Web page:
Last spring, Lags Medical Centers, a sprawling chain of pain clinics serving more than 20,000 patients in California, abruptly shuttered amid a cloaked state investigation into “credible allegations of fraud.” Tens of thousands of patients were left scrambling for care, most of them low-income Californians covered by state and federal insurance programs. Many have struggled for access to their medical records and to find doctors who would renew long-standing opioid prescriptions.
In the months since, the state has declined to elaborate on the concerns that prompted its investigation, which is ongoing.
KHN senior correspondents Jenny Gold and Anna Maria Barry-Jester set out to unravel what happened inside Lags Medical, an affiliated network of clinics under the ownership of Dr. Francis P. Lagattuta. Interviews with former patients and employees, as well as analyses of Medicare and Medi-Cal billing data and other government documents, suggest the clinics operated based on a markedly high-volume and unorthodox approach to pain management.
‘Injections, Injections, Injections’: Troubling Questions Follow Closure of Sprawling Pain Clinic Chain
In May 2021, Lags Medical Centers, one of California’s largest chains of pain clinics, abruptly closed its doors amid a cloaked state investigation. Nine months later, patients are still in the dark about what happened with their care and to their bodies.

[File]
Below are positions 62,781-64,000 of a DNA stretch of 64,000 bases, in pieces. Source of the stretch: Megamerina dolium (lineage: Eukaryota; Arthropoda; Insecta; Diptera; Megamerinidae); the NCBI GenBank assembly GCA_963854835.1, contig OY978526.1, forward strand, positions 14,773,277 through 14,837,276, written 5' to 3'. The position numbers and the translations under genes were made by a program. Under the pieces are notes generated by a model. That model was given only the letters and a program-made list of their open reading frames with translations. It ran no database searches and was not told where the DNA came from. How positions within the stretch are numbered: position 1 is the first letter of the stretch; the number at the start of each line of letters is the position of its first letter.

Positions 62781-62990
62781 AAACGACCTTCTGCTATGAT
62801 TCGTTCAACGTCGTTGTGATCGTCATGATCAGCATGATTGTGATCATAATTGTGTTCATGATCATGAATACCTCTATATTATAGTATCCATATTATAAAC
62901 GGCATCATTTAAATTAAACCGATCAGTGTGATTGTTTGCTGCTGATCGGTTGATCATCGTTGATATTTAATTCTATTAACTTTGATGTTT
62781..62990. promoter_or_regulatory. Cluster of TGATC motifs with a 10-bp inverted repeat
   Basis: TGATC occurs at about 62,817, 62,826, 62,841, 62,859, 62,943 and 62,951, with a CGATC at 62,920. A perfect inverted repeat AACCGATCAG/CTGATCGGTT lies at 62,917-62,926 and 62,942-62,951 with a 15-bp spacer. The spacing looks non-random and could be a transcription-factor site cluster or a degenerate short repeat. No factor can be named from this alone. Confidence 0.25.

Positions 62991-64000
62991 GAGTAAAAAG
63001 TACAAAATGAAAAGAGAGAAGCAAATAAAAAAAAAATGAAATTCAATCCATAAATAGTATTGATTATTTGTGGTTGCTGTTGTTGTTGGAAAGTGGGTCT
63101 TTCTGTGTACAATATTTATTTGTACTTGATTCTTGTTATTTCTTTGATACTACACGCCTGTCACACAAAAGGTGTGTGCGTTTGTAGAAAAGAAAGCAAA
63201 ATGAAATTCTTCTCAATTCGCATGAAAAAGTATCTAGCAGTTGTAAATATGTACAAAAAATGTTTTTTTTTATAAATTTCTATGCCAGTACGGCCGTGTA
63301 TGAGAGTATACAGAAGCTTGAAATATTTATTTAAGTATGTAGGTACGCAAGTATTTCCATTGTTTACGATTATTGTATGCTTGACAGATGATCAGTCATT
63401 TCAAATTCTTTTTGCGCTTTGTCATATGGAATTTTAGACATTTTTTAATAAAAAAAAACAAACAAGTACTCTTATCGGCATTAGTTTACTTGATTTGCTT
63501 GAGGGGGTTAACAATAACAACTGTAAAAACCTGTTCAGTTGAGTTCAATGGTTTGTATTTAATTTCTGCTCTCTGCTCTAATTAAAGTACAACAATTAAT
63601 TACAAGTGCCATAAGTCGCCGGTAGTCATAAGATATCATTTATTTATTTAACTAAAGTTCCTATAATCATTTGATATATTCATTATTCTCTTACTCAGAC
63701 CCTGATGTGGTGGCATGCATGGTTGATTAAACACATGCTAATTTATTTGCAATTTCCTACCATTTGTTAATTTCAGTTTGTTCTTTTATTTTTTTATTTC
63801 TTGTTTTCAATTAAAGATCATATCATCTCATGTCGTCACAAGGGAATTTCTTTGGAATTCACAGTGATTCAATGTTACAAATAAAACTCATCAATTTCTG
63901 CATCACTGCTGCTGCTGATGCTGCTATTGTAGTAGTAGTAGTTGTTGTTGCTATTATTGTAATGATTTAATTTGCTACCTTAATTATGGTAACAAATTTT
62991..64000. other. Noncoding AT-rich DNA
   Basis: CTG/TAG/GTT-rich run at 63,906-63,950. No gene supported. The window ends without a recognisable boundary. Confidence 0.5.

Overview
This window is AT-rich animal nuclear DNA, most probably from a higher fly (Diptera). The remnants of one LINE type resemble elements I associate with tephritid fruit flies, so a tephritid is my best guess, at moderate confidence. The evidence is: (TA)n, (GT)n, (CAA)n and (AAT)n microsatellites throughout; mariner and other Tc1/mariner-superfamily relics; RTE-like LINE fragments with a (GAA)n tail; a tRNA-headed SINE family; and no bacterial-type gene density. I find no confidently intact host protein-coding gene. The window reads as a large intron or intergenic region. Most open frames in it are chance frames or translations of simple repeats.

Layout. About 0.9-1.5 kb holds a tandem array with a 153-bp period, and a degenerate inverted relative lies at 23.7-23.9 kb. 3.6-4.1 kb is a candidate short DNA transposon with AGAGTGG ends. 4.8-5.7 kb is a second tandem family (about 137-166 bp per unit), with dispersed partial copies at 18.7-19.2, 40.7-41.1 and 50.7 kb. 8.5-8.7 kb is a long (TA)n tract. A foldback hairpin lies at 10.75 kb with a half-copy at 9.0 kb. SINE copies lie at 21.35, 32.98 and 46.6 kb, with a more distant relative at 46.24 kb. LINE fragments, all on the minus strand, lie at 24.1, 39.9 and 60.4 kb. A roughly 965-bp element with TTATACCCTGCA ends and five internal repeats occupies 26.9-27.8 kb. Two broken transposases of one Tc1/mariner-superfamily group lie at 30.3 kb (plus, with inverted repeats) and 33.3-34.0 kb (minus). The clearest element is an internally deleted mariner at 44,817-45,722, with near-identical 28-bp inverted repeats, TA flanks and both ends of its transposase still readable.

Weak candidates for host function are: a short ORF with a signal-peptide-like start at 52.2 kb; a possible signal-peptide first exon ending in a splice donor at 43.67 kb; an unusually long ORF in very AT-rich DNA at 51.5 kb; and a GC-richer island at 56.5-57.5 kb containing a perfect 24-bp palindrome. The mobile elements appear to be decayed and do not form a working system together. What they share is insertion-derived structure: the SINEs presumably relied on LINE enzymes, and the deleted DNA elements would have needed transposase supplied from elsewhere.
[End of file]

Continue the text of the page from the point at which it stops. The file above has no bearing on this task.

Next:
This includes regularly performing skin biopsies that industry experts describe as out of the norm for pain specialists, as well as notably high rates of nerve ablations and high-end urine tests that screen for an extensive list of drugs. Such procedures and related pathology services at an in-house lab generated millions of dollars in insurer payments in recent years for Lags Medical.
Much of the work at Lags Medical was performed by a relatively small number of nurse practitioners and physician assistants, each juggling dozens of patients a day, according to interviews with former employees. Former patients reported feeling pressure to consent to injections and other sometimes painful procedures or risk having their opioid supplies cut off.
On Feb. 25, Gold and Barry-Jester joined Valley Public Radio’s Kathleen Schock on “Valley Edition” to discuss their findings. In a wide-ranging interview, they described the clinic’s volume of punch biopsies and other unusual medical practices. They also discussed the impact of the chain’s abrupt closure on the Central Valley communities where many of the clinics operated.
You can listen to their conversation here.
This story was produced by KHN, which publishes California Healthline, an editorially independent service of the California Health Care Foundation.
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